Carnegie Mellon University

This month we focus on past projects that aimed to make our communities and world more sustainable. Sustainability isn’t just about recycling, but about maintaining the environment we live in. The EPA says, “to pursue sustainability is to create and maintain the conditions under which humans and nature can exist in productive harmony to support present and future generations.” Join us as we look back at past projects that set their sights on sustainability.

The modern sustainability movement started really gaining traction in the 1970s. The U.S. government created the Environmental Protection Agency (EPA) and passed the Clean Air Act — steps that were remarkable at the time but, in hindsight, just the first small steps to tackle the larger issue at hand.

Numerous past EPP projects have focused on sustainability issues — ranging from impacts of urban forests, the policy of single-use plastic bags, and Pittsburgh’s emission projections.

The Spring 2010 project, The Environmental Footprint of Pittsburgh, focused on what impact our local community had on carbon emissions, electricity consumption, and more. During the height of the steel industry, Pittsburgh was a tremendous economic powerhouse; when the steel industry collapsed, the city had to adapt. Old industries had to innovate, and new ones filled the void left by those whose businesses had to close their doors. Through the project members analysis, the team found that total energy consumption and carbon dioxide emissions in Allegheny County peaked around 1970 and have been decreasing since.  Since 1970, Allegheny County has seen an almost 20% decrease in energy consumption and a one-third decrease in carbon dioxide emissions. The group also projected that overall emissions would decrease over the coming decades. This results from a relatively constant population and a slightly decreasing per capita energy use. Switching to cleaner energy sources and reducing per person energy could potentially increase these projected emission decreases.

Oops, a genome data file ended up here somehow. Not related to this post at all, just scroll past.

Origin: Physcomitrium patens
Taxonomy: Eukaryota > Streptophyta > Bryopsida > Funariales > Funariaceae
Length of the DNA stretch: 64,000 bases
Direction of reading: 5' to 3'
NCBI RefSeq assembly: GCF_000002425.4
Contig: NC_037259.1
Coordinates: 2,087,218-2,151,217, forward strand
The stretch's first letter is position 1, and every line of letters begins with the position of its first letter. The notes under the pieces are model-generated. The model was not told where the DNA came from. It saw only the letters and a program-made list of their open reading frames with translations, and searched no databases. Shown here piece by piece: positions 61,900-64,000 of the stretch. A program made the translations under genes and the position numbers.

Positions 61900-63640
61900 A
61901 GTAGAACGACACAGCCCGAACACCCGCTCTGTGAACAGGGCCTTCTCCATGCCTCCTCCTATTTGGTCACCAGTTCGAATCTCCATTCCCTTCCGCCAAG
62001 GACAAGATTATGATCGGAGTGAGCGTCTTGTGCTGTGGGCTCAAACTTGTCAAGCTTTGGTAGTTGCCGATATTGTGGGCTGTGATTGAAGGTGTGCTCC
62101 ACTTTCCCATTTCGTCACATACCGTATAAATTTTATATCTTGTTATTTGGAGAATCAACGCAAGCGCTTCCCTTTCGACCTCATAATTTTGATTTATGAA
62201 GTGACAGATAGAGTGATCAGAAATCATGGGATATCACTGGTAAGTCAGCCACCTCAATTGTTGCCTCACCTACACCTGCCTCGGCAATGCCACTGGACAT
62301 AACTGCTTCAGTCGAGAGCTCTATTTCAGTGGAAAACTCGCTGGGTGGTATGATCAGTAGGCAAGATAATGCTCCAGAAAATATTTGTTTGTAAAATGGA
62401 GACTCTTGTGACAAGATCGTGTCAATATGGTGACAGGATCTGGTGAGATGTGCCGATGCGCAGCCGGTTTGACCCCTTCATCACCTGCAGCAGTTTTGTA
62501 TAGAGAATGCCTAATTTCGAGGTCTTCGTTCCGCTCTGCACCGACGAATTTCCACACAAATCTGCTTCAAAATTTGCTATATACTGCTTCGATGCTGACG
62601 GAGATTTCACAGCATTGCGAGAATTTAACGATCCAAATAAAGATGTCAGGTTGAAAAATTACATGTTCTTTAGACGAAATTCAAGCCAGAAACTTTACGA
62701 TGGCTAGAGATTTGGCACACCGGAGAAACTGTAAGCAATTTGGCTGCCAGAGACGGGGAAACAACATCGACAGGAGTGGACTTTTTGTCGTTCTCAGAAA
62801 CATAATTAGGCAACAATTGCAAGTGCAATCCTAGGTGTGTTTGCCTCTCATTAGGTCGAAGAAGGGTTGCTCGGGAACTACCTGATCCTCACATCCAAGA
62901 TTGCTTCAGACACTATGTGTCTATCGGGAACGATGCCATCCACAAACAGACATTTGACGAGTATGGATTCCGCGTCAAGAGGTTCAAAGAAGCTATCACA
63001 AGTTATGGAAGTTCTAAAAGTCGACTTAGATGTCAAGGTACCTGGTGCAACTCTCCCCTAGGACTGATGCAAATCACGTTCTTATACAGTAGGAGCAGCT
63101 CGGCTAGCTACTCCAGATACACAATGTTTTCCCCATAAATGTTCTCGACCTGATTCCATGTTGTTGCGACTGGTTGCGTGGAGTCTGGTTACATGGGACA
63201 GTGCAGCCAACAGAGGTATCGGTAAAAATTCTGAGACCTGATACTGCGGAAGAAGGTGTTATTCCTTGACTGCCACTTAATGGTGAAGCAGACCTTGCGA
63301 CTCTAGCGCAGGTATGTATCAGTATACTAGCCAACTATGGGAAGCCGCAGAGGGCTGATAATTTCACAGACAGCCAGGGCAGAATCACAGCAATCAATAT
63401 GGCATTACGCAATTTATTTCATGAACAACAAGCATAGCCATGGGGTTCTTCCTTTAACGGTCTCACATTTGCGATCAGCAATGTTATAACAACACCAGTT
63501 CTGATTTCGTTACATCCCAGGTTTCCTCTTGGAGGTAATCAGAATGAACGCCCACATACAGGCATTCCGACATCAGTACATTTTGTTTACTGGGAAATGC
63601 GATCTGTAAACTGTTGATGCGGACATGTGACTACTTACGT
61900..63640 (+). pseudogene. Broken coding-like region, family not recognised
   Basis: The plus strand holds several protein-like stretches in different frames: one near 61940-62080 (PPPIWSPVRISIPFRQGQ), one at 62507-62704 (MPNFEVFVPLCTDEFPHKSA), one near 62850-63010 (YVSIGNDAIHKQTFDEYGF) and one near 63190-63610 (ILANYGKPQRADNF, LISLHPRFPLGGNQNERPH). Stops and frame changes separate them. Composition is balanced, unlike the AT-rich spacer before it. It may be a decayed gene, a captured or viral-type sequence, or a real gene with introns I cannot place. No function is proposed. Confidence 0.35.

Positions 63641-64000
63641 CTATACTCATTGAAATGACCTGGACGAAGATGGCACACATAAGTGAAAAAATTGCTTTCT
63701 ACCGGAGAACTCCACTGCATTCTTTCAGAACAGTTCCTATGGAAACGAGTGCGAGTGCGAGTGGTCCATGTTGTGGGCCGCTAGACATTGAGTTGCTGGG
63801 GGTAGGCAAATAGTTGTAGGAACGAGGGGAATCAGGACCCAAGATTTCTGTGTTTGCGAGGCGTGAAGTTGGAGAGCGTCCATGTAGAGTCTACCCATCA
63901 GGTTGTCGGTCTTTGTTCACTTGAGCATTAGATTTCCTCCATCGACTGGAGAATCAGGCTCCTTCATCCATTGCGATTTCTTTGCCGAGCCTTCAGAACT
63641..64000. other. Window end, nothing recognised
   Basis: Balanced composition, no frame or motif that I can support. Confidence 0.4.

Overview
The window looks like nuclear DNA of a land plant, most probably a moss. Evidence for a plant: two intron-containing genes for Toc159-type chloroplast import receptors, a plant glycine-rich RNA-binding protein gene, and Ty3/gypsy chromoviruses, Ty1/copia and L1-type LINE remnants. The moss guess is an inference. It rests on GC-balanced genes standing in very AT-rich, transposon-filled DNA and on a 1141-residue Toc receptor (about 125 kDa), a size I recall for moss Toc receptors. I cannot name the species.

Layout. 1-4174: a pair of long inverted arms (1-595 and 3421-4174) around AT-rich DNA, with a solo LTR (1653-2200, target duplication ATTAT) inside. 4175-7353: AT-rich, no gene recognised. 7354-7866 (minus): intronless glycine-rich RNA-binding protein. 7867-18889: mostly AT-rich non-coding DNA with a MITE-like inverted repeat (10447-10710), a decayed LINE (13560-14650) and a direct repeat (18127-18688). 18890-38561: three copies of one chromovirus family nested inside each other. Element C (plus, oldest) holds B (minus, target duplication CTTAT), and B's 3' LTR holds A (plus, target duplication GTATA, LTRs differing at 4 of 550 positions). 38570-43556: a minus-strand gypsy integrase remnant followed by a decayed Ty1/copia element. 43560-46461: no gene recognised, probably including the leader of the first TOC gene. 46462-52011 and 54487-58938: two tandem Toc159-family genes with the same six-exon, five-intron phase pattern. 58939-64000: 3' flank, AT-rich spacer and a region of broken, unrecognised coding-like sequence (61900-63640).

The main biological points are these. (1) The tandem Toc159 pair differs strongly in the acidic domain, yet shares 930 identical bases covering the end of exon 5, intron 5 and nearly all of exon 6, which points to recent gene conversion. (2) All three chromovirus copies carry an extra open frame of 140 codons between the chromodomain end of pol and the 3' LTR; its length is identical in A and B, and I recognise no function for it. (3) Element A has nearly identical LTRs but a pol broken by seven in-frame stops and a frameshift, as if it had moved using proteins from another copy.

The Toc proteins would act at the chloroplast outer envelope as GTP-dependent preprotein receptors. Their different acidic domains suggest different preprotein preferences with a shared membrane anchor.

The Spring 2014 project, A Plastic Bag Tax for Pennsylvania?, took a closer look at the policy and environmental impacts of a potential ban on single-use plastic bags in the state of Pennsylvania. Eight states—California, Connecticut, Delaware, Hawaii, Maine, New York, Oregon and Vermont—have banned single-use plastic bags. In August 2014, California became the first state to enact legislation imposing a statewide ban on single-use plastic bags at large retail stores. It’s clear that these policy measures are popular around the country, but are they achieving their goal?

According to several life cycle analyses conducted by the group, the overall impact of single use paper bags is actually greater in magnitude than plastic bags. Forcing a shift to more single use paper bags could create a bigger environmental impact than the status quo. Based on this fact, to improve the effectiveness of the proposed plastic-bag-ban bill with respect to the environment, the team would be recommended that the bill be expanded to include a fee on all single use bags. An outright ban on plastic bags would greatly increase the number of paper bags in circulation and create a much larger environmental impact than the status quo.

The Fall 1994 project, Pittsburgh’s Urban Forest: Planting for the Future, took a closer look at Pittsburgh’s arboreal infrastructure, how it was maintained, and how it could be improved in the future. The project found that the city benefits by $2 per tree from hydrological benefits and $1 per tree from air pollution benefits. Applying these figures to a city street tree population of 40,000 trees provides $120,000 in environmental benefits. Street trees, however, comprise only a segment of the total tree population, with parks, greenways and private trees acting as a significant additional source of trees in Pittsburgh. By applying the environmental benefits to this overall population, as estimated earlier at 1 million trees, regional benefits on the order of $3 million are realized. The project ultimately proposed three recommendations: The first is to improve the maintenance of the young trees that have already been planted; The second is to conduct a comprehensive tree inventory of Pittsburgh's trees; The third is to re-establish Pittsburgh's Shade Tree Commission in order to initiate and coordinate tree-related programs.

Directly inspired by the outcome of the project, in 1998 The Pittsburgh Shade Tree Commission (PTSC) was re-established, which later established the current Tree Pittsburgh organization that operates today. In 2011, Tree Pittsburgh spearheaded the creation of the City of Pittsburgh Urban Forest Master Plan, a 20-year road map aimed at protecting and restoring the City’s tree canopy. This plan will protect existing trees and continually plant news ones throughout the city.